An Embedded Network (Guideline) Refresher

Share on twitter
Twitter
Share on linkedin
LinkedIn
Share on facebook
Facebook

If you own, operate or control a private embedded network, you will need to ensure that you hold the exemptions you require. In all of the Eastern States of Australia, this will mean that you will need a network exemption issued pursuant to the AER’s Electricity NSP Registration Exemption Guideline (Network Exemption Guideline).

In this post, we answer some of the most common questions when it comes to embedded networks that are regulated by the Network Exemption Guideline.

When is a Network Exemption Required?

Anyone who owns, controls or operates an embedded network will require registration or an exemption. As the AER notes, even the simple act of allowing a cleaning contract to plug in a vacuum in your office may be considered to be providing a distribution service under the NEL. The exemption framework exists to allow a variety of distribution activities to be conducted with less regulatory burden.

Can a Trust hold a Network Exemption?

No. An exemption can only be held by a ‘person’ (refer to clause 11(2) of the National Electricity Law and clause 2.5.1 of the National Electricity Rules). An exemption can be held by a trustee.

What if there are multiple parties who own, control or operate the Embedded Network?

Each party will need to register for an exemption.

When do I need an individual embedded network exemption?

Where none of the specified classes of exemption applies or where you are seeking a variation of the standard conditions applicable to one of the classes of exemption, you may need to apply to the AER for an individual exemption. The holder of an individual exemption must comply with the conditions that are attached to the exemption by the AER.

Where can I see what conditions apply to my Embedded Network?

The class exemption conditions are set out in the AER’s Network Guidelines.

What if my Embedded Network is in Victoria?

In Victoria, both the AER and the ESC have jurisdiction and regulate private embedded networks. You will need to ensure that you comply with both the Network Exemption Guideline and the ESC’s equivalent document.

Is the law regulated Embedded Networks changing?

Yes, there are a number of proposed changes to the regulation of embedded networks in NECF and in Victoria. Be sure to keep an eye out on our website to be notified of changes or contact us.

What documentation will I need to set up an Embedded Network?

If you are proposing to set up an Embedded Network you are likely to need the following documents:
1. Disclosure documents: including where you are converting an existing building into an embedded network;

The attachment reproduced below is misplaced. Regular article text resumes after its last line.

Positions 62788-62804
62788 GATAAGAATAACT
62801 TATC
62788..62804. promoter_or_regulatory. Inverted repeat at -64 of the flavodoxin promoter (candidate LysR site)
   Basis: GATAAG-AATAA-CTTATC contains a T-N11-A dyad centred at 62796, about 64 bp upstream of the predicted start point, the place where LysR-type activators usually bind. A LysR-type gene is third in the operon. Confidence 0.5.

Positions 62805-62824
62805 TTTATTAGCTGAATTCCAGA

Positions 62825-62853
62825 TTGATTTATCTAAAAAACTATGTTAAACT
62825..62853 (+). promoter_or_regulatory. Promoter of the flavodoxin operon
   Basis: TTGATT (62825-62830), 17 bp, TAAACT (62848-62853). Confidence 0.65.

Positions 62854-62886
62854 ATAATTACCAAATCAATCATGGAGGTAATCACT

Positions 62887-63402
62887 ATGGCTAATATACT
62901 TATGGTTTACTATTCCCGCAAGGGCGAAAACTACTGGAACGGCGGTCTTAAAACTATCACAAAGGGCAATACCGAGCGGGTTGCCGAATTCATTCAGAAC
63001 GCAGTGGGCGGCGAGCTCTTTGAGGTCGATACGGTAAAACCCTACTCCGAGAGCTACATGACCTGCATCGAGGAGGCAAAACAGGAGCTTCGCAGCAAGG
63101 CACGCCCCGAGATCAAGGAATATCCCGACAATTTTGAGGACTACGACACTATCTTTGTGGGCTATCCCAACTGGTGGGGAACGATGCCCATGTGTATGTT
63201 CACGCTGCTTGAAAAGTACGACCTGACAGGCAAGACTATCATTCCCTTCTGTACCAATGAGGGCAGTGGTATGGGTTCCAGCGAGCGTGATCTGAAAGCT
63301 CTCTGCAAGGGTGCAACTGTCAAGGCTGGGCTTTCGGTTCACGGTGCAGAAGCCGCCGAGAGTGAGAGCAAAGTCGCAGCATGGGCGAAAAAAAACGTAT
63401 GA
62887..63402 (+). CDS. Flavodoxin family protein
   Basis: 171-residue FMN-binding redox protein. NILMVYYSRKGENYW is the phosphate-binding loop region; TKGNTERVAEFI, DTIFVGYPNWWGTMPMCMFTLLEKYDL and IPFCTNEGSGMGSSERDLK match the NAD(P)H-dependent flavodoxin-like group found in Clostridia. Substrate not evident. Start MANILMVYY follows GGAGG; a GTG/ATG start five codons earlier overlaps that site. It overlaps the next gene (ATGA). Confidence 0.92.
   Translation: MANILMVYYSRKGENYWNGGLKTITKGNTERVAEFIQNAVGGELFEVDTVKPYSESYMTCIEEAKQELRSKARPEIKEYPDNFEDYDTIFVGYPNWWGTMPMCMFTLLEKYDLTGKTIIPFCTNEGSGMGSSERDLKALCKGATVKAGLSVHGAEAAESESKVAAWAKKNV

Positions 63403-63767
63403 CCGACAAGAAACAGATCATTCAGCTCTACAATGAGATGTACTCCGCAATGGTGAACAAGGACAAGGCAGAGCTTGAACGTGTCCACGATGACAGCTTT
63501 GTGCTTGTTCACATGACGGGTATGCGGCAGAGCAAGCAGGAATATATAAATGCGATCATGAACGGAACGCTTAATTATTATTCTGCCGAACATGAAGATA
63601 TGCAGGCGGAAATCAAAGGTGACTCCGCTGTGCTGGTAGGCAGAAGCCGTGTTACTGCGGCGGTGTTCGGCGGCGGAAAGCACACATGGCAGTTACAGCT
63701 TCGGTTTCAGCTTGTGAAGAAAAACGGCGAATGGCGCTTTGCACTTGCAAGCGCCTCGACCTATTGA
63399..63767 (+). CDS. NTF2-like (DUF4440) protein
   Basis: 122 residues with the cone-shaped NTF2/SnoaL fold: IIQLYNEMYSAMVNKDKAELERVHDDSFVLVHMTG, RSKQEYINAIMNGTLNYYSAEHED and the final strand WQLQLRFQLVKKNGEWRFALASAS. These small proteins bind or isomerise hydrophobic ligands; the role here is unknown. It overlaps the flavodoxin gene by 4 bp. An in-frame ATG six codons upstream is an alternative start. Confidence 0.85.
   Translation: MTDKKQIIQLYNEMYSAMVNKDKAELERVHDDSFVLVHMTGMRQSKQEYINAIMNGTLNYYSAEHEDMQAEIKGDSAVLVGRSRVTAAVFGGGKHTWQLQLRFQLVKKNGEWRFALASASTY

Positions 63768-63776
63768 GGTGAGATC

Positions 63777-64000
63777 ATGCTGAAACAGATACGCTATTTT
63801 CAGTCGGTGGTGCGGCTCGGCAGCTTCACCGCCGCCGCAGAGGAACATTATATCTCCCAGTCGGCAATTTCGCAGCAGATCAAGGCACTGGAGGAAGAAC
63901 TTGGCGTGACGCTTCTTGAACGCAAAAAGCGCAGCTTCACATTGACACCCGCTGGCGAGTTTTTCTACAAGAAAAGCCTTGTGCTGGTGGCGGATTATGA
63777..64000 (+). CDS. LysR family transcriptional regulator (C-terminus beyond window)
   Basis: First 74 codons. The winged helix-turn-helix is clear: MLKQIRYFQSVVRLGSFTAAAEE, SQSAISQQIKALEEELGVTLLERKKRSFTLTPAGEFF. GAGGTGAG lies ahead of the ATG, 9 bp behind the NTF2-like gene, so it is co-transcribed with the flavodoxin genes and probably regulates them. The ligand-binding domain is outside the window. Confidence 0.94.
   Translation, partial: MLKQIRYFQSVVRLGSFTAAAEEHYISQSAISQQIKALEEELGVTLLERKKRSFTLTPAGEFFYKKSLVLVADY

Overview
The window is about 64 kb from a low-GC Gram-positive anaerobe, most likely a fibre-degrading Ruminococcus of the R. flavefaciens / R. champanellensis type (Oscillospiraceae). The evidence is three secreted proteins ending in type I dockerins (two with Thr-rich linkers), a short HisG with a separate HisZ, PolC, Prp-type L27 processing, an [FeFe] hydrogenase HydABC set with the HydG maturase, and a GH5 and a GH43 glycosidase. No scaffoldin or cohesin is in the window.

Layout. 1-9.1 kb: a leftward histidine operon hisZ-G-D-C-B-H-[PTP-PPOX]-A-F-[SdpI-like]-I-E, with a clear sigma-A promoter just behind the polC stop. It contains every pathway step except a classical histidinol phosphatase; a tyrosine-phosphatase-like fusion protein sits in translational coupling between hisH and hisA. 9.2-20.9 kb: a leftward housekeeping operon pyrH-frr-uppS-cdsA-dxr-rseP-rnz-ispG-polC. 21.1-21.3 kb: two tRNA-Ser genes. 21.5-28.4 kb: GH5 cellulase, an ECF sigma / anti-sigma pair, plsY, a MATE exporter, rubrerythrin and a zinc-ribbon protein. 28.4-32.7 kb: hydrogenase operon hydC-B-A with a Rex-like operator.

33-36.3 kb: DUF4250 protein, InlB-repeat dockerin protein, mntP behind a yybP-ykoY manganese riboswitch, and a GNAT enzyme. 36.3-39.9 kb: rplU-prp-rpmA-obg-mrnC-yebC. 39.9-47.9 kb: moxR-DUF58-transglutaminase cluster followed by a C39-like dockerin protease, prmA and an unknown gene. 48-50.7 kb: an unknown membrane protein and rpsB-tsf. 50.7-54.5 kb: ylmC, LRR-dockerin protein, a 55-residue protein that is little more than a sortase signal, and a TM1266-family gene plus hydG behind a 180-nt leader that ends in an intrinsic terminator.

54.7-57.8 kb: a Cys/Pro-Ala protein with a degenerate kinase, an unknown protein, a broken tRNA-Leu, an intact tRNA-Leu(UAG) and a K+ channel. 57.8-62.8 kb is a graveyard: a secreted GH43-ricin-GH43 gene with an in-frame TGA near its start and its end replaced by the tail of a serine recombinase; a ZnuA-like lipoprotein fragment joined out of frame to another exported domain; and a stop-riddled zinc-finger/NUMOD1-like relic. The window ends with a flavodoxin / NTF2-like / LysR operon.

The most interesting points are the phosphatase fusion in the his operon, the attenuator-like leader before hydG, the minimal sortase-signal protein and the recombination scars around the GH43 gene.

2. Customer supply agreement: covering the sale of electricity to consumers;
3. Network usage agreement: covering a situation where one of your embedded network customers ‘opts out’ of the embedded network.
4. Various policies and procedures including those relating to the resolution of customer complaints, the management of your compliance obligations, and ‘opting out’ of your embedded network.
If you need documentation for an embedded network, get in touch with us today and we

More to explorer

Eureka tower Melbourne

Victorian Embedded Network ‘ban’: proposed changes to the embedded network regulatory framework in Victoria

On 11 January 2022, the expert panel appointed by the Victorian Government to review the policy position of banning embedded networks in residential settings published its final report. The recommendations, if implemented, will have a significant impact on embedded network operators in Victoria.

The report sets out the panel’s recommendations for implementing a ban and further considers how the ban should apply, or rather what changes should be made to the regulation, to legacy (existing) embedded networks.

Stock market prices

Price Comparisons under the Electricity Retail Code

On 12 January 2022, the Australian Competition and Consumer Commission (ACCC) announced that energy retailer CovaU Pty Ltd had paid $33,300 in penalties arising from three infringement notices issued for alleged contraventions of the Competition and Consumer (Industry Code—Electricity Retail) Regulations 2019 (the Code).

Energy

AEMO Draft 2022 Integrated System Plan review

On 10 December 2021, the Australian Energy Market Operator (AEMO) published the Draft 2022 Integrated System Plan (ISP) (Draft ISP). This was subject to a ‘transparency review’ by the Australian Energy Regulator (AER), released 7 January 2022.  The Draft ISP is now in the consultation stages, prior to final publication in June 2022.

Leave a Reply

Your email address will not be published. Required fields are marked *